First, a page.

During my teaching unit on autobiographic poetic writing, I have my students sit in groups of three, and ask them to listen carefully to me for the next few minutes. I begin a brief lecture about what is autobiographic writing, and I answer this question:
“Autobiographic poetic writing is something that requires a person to reflect about his personal experiences in a vivid and deep way. He expresses his thoughts and feelings about a particular moment that changed his life. A poet wants to express what is important to his audience. What does a poet want to say about experience to his audience?”
My intention in this brief lecture is to give my students an immediate awareness of the truth in their lives. And, as they practice writing about an experience, they can develop their own voice into their own unique style. My strategy in this teaching unit is to propose to my students to join together in groups, and engage themselves to build self-knowledge, a sense of self worth, and identity within discussing their intentions in each of their poems or short stories. Firstly, I ask a student to read The Road Not Taken:
Two roads diverged in yellow wood,
And sorry I could not travel both
And be one traveler, long I stood
To where it bent in the undergrowth
Then took the other, as just as fair,
And having perhaps the better claim,
Because it was grassy and wanted wear
Though as for that the passing there
Had worn them really about the same,
And both that morning equals lay
In leaves no step had trodden black.
Oh, I kept the first for another day!
Yet knowing how way leads on to way,
I doubted it I should ever come back.
I shall be telling this this with a sigh
Something ages and ages hence:
Two roads diverged in a wood, and I-
I took the one less traveled by
And that has made all the difference. (Frost in Meyer, 789)
I ask my students a simple question: what is the poem about? The students say “nature” and a journey.
I, the English teacher give a more specific answer to this question:
“This poem is about a path in a person’s life. Robert Frost does two things: he speaks in first person to give you, the reader the effect of a speaker who is describing a moment which changed his life. Notice at the beginning of the poem, the speaker presents the metaphor of a fork in front of him. The fork represents a choice that people make at a point in the path of his life. This is a situation we all can relate to. We come to a point in the path in our lives.”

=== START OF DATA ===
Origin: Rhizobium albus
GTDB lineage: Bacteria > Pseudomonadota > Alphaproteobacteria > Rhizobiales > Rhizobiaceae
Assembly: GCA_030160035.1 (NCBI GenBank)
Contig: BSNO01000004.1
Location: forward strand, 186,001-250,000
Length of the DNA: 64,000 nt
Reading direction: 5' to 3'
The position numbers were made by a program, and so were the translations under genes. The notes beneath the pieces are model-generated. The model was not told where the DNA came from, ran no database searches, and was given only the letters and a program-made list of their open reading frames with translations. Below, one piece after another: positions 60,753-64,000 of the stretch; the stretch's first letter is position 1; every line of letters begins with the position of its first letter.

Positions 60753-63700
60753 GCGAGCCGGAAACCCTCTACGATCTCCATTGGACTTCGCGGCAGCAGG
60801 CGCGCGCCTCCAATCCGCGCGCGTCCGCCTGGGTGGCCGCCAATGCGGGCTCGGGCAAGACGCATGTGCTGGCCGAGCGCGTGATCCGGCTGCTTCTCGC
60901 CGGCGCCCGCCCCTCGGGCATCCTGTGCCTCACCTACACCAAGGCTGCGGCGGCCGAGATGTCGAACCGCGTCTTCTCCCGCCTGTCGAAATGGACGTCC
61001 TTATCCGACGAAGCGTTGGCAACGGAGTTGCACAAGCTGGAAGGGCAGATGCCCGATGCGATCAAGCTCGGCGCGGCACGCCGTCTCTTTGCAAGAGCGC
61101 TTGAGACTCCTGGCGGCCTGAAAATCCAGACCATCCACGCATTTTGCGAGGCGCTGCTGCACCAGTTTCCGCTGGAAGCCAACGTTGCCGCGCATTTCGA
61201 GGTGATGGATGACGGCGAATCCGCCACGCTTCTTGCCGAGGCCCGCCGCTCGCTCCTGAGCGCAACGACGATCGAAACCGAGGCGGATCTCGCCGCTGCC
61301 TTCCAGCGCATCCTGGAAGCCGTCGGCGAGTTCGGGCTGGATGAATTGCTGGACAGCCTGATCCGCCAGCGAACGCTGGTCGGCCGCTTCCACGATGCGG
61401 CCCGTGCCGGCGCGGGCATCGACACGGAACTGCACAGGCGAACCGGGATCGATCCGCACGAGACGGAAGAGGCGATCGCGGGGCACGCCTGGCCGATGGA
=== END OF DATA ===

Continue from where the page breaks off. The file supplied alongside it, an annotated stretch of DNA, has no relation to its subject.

I show this poem to my students to give them the idea of self-reflection and the actual voice of an autobiographic poem. Then I say: “I would like that all of you look at this hand out on the techniques and structure of Robert Frost’s poetic writing form.” Here, I want to give my students a sense of use of a metaphor and the format. Suddenly, Cherrie asks me a question: “Why do we have to write our autobiographic poems in this way?” Cherrie, I’ll answer your question in a moment.” However, I did not know Cherrie is starting to disrupt the lesson, because she had trouble finishing a completed assignment during in-class assignments. In this moment, I believe Cherrie could relate to this assignment because she has been going through self-introspection about her struggles in understanding the lessons in writing assignments.
Application of Glasser’s Reality Therapy on Cherrie’s Behavior During My Teaching Unit
The next step of the poetic writing lesson, I’d ask the students to briefly write about an experience or a situation that has changed their lives, but also apply some structure points to form their poems. Would say to them, “Take out a piece of paper and write out a short story about a problem that took place and involved you. Write accordingly to a model of the format of Frost’s poem The Road Not Taken.” I show the model of this poem on the chalk board:
Next, I would immediately say to Cherrie: Does this explanation satisfy as an answer to your question? Cherrie decides to challenge me and says: “Mr. Garciasalas with all due respect, I don’t think this format is necessary for us students to write an autobiographic poem, and frankly you are kind of dense in using this format.” I would say to Cherrie: I can be dense at times when I administer assignments, but I only seem dense, so I can bring a new assignment to all of you to explore for the good of the class. Now, Cherrie would you like to join us in this assignment or write a plan for how this assignment is better for you. Cherrie responds to me and says, “I think I’ll continue working on this assignment.” Next, I will ask my students two questions: “What did you feel about your classmate’s experience? And the other, Do you have empathy for your classmate’s experience?